Moreover, the end of this vocation, that is, the knowledge and possession of things eternal will be at once understood if we but remember why the faithful of the Old Law were called a Synagogue, that is, a flock; for, as St. Augustine teaches, "they were so called, because, like cattle, which are wont to herd together, they looked only to terrestrial and transitory goods." (5) Wherefore, the Christian people are justly called, not a Synagogue, but a Church, because, despising earthly and transitory things, they pursue only things heavenly and eternal.
OTHER NAMES GIVEN THE CHURCH IN SCRIPTURE
Many names, moreover, which are replete with mysteries, have been applied to designate the Christian body. Thus, by the Apostle it is called "the house and edifice of God." "If," says he to Timothy, "I tarry long, that thou mayest know how thou oughtest to behave thyself in the house of God, which is the Church of the living God, the pillar and ground of truth." (6) The Church is called a house, because it is, as it were, one family governed by one father of the family, and enjoying a community of all spiritual goods.
It is also called the flock of the sheep of Christ, of which He is the door and the shepherd.(7) It is called the spouse of Christ. "I have espoused you to one husband," says the Apostle to the Corinthians, "that I may present you as a chaste virgin to Christ";(8) and to the Ephesians: "Husbands love your wives, as Christ also loved the Church";(9) and of marriage: "This is a great sacrament, but I speak in Christ and in the Church."(10)
Finally, the Church is called the body of Christ, as may be seen in the Epistles to the Ephesians. and Colossians.(11) Each of these appellations has very great influence in exciting the faithful to prove themselves worthy of the boundless clemency and goodness of God, who chose them to be the people of God.
THE CHURCH TRIUMPHANT AND MILITANT
These things having been explained, it will be necessary to enumerate the several component parts of the Church, and point out their difference, in order that the faithful may the better comprehend the nature, properties, gifts, and graces of God's beloved Church, and unceasingly offer to the divine majesty the homage of their grateful praise. The Church consists principally of two parts, the one called the Church triumphant; the other, the Church militant.(12) The Church triumphant is that most glorious and happy assemblage of blessed spirits, and of those who have triumphed over the world, the flesh, and the devil, and are now exempt from the troubles of this life and blessed with the fruition of everlasting bliss. The Church militant is the society of all the faithful still dwelling on earth. It is called militant, because it wages eternal war with those implacable enemies, the world, the flesh and the devil. We are not, however, to infer that there are two Churches. The Church triumphant and the Church militant are two constituent parts of one Church; one part gone before, and now in the possession of its heavenly country; the other, following every day, until, at length, united to its invisible head, it shall repose in the fruition of endless felicity.(13)
THE CHURCH MILITANT IS COMPOSED
OF THE GOOD AND THE BAD
The Church militant is composed of two classes of persons, the good and the bad, both professing the same faith and partaking of the same Sacraments, yet differing in their manner of life and morality. The good are those who are linked together not only by the profession of the same faith, and the participation of the same Sacraments, but also by the spirit of grace, and the bond of charity. Of these St. Paul says: "The Lord knoweth who are his."(14) Who they are that compose this class we also may remotely conjecture, but we cannot pronounce with certainty.(15) Hence our Lord does not speak of this portion of His Church when He refers us to the Church, and commands us to hear and to obey her.(16) As this part of the Church is unknown, how could we ascertain with certainty, whose decision to recur to, whose authority to obey? The Church, therefore, as the Scriptures and the writings of the saints testify, includes within her fold the good and the bad; and it was in this sense that St. Paul spoke of, "one body and one spirit."(17)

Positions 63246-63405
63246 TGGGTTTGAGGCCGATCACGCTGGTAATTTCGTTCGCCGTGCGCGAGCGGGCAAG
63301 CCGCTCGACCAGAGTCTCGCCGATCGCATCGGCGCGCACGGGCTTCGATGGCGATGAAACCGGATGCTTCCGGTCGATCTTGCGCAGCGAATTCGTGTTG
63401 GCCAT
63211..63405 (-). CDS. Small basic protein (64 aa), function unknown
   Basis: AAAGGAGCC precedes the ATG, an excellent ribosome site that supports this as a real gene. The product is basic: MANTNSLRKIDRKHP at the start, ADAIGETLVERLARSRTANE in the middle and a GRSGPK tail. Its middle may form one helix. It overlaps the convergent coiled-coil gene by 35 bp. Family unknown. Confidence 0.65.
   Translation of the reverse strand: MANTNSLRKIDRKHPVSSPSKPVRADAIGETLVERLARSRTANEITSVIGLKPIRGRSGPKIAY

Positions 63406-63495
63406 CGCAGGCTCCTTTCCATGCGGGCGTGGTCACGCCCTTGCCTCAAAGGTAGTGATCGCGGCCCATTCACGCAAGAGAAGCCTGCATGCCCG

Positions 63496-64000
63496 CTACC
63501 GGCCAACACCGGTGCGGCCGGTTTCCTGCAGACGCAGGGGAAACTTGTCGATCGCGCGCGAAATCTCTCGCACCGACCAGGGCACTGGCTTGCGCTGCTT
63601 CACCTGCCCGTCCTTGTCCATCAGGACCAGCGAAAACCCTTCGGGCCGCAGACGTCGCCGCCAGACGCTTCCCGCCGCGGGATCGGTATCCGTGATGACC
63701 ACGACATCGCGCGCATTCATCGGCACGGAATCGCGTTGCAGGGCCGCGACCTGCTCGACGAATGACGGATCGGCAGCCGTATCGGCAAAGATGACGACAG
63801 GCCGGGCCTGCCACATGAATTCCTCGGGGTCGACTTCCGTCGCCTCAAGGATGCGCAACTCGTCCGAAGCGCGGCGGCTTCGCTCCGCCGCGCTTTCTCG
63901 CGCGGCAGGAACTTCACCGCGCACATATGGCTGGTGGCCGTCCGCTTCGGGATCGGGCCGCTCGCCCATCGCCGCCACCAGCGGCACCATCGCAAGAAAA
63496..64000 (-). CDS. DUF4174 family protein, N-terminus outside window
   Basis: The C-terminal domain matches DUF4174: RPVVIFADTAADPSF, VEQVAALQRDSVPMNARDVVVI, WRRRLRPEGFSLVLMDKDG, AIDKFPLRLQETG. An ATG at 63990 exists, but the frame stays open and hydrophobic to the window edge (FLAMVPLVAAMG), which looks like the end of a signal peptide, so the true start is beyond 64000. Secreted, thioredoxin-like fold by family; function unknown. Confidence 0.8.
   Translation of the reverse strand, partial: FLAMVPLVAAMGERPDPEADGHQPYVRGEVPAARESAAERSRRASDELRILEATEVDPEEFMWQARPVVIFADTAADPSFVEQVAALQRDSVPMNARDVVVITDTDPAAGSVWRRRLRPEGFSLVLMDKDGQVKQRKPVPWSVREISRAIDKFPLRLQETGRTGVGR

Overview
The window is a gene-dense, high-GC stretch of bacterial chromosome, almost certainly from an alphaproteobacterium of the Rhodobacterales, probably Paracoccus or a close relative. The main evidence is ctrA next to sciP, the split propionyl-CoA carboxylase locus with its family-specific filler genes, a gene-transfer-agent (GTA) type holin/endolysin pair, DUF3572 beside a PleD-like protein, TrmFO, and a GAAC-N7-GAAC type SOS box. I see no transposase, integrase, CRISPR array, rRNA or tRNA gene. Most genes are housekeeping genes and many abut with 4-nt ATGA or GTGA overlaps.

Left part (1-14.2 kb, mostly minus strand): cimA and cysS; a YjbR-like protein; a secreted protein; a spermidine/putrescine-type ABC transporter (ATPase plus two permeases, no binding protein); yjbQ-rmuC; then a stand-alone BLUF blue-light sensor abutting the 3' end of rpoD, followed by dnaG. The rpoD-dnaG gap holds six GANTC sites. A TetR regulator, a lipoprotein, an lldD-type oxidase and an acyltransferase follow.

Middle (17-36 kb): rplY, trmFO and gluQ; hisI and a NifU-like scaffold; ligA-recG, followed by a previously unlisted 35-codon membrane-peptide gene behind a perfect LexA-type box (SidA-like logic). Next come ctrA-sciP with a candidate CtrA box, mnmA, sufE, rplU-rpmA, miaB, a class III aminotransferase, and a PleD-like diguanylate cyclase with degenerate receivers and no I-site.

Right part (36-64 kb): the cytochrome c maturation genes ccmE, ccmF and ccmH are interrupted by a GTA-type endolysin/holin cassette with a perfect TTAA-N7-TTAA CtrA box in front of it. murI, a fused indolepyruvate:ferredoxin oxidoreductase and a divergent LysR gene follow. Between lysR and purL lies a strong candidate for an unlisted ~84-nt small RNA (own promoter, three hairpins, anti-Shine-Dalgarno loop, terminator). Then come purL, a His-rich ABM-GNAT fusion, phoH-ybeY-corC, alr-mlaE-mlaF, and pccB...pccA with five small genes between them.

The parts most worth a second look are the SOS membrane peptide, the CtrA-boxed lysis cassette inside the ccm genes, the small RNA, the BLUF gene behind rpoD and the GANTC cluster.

FIGURES AND COMPARISONS OF THE CHURCH
Thus understood, the Church is known and is compared to a city built on a mountain, and visible from every side.(18) As all must yield obedience to her authority, it is necessary that she may be known by all.
That the Church is composed of the good and the bad we learn from many parables contained in the Gospel. Thus, the kingdom of heaven, that is, the Church militant, is compared to a net cast into the sea,(19) to a field in which tares were sown with the good grain,(20) to a threshing floor on which the grain is mixed up with the chaff,(21) and, also, to ten virgins, some of whom were wise, and some foolish.(22) And long before, we trace a figure and striking resemblance of the Church in the ark of Noah, which contained not only clean, but also unclean animals.(23) But although the Catholic faith uniformly and truly teaches that the good and the bad belong to the Church, yet the same faith declares that the condition of both is very different. The wicked are contained in the Church, as the chaff is mingled with the grain on the threshing floor, or as dead members sometimes remain attached to a living body.
THOSE WHO ARE EXCLUDED FROM THE CHURCH
Hence there are but three classes of persons excluded from the Church's pale: infidels, heretics and schismatics, and excommunicated persons. Infidels are outside the Church because they never belonged to, and never knew the Church, and were never made partakers of any of her Sacraments. Heretics and schismatics are excluded from the Church, because they have separated from her and belong to her only as deserters belong to the army from which they have deserted. It is not, however, to be denied that they are still subject to the jurisdiction of the Church, inasmuch as they are liable to have judgment passed on their opinions, to be visited with spiritual punishments, and denounced with anathema. Finally, excommunicated persons are not members of the Church, because they have been cut off by her sentence from the number of her children and belong not to her communion until restored by repentance.